From Publishers Weekly
Pierce offers a genial look at the unlikely rise of New England Patriots quarterback Tom Brady from embattled Michigan player through draft afterthought to multiple Super Bowl MVP. But while the book might seem late considering the Patriots won their third Super Bowl in four years in 2004, it actually benefits from Pierce using the team's trying 2005 season as a backdrop against which to highlight his main argument: that Brady's intangible abilities as a leader under any circumstances are worth far more than what can be measured with a stopwatch. In addition to stories from Brady's coaches and teammates that bear out this assessment, journalist Pierce serves up some entertaining prose. He describes the bombastic NFL as "less like family entertainment and more and more like the strategy... used to pry Manuel Noriega out of Panama," and skewers Gov. William Weld of Massachusetts as "so flighty that he made Mayor McCheese look like Benjamin Disraeli." In all, it's a buoyant if blindly reverential account that's sure to appeal to anyone with more than a passing interest in one of the game's most celebrated players. Photos not seen by PW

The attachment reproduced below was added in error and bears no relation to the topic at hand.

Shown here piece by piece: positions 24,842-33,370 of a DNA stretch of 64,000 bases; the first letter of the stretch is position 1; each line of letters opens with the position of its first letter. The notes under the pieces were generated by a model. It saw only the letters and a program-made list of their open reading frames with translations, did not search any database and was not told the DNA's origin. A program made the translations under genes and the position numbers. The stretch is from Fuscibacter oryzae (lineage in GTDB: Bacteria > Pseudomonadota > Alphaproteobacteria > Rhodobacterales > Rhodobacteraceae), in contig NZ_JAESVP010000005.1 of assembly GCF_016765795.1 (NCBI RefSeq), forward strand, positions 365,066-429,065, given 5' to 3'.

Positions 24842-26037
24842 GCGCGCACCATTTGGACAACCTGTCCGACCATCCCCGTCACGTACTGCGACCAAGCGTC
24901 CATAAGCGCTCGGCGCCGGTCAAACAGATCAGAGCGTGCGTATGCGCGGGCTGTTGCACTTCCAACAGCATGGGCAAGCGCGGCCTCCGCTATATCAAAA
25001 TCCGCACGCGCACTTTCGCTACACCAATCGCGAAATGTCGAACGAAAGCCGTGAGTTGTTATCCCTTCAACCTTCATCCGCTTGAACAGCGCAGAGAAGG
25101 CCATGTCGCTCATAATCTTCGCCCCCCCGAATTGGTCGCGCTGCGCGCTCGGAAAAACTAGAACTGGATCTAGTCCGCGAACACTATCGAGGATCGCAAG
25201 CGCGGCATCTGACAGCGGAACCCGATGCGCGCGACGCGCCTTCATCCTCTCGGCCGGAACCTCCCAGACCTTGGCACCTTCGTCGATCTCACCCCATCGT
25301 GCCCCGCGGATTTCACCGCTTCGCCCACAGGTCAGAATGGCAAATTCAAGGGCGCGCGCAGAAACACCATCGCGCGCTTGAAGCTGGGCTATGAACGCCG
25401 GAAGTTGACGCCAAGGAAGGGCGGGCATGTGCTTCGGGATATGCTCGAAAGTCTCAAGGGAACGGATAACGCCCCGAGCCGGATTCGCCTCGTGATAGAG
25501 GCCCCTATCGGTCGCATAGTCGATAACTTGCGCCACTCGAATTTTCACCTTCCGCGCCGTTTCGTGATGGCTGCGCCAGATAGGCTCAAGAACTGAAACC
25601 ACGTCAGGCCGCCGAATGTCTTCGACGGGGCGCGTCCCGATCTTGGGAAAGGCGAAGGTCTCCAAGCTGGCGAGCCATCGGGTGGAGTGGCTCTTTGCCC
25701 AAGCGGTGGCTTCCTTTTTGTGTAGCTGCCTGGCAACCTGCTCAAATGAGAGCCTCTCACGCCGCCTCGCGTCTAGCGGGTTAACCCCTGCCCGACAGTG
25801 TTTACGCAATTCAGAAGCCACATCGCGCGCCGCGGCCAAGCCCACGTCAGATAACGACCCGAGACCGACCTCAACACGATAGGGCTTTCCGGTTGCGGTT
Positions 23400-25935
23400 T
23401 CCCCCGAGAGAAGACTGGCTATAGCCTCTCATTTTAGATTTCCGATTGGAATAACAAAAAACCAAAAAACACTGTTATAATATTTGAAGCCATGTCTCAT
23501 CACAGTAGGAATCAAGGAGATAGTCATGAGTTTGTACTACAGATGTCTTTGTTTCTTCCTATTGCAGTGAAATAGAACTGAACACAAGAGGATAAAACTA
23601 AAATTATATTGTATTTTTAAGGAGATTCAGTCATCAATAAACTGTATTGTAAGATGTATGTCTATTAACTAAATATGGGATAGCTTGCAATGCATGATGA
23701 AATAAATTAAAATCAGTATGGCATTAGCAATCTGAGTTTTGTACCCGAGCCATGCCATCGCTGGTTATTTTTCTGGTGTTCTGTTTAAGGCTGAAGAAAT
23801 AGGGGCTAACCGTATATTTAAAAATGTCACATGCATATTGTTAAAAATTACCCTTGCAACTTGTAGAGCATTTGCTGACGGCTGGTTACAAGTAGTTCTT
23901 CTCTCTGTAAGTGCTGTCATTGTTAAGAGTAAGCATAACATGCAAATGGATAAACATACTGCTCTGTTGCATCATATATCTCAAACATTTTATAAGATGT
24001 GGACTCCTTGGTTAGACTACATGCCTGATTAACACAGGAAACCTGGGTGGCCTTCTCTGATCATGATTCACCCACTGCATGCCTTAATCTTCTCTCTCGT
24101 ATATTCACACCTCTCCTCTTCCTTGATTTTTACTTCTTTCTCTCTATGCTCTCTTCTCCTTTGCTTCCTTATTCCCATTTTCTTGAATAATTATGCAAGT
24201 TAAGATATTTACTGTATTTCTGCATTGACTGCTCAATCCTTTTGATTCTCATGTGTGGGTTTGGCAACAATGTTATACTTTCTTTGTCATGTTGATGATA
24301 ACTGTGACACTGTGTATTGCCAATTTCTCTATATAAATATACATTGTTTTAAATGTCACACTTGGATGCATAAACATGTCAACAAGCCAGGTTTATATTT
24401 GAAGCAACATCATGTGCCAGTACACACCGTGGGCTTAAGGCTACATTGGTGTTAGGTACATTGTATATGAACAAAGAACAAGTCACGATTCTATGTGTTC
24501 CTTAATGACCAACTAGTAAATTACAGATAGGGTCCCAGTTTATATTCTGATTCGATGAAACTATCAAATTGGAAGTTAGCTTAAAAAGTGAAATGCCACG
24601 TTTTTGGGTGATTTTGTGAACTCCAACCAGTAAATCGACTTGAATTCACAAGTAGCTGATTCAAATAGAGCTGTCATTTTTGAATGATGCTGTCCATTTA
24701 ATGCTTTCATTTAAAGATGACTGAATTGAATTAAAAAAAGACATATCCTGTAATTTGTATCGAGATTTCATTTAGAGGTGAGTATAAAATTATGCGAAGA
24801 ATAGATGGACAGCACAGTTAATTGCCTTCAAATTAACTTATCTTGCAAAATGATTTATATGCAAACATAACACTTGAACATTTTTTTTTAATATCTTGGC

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It's hard to believe that Tom Brady, New England Patriots quarterback and three-time Super Bowl winner, only entered the NFL in 2000. In fact, he was a sixth-round draft choice, selected by the then-lowly Patriots, who were unable to draw enough fans to finance a new stadium. Cut to 2005 and the emergence of a new dynasty: Brady is a superstar, appearing on magazine covers and Saturday Night Live,
and Gillette Stadium has been erected in the Boston burbs as home turf for the juggernaut Patriots. Pierce, on staff at the Boston Globe Sunday Magazine
and a frequent NPR commentator, is a true fan of Brady, both as a football player and as a man. On-the-field action peppers his account, but the real subject here is Brady himself--how did a young man who almost became a priest transform himself into the NFL quarterback who has achieved the most at the earliest age? Pierce converts what might have been just another sports bio into an engaging character study. For all sports collections. Mary Frances WilkensCopyright © American Library Association. All rights reserved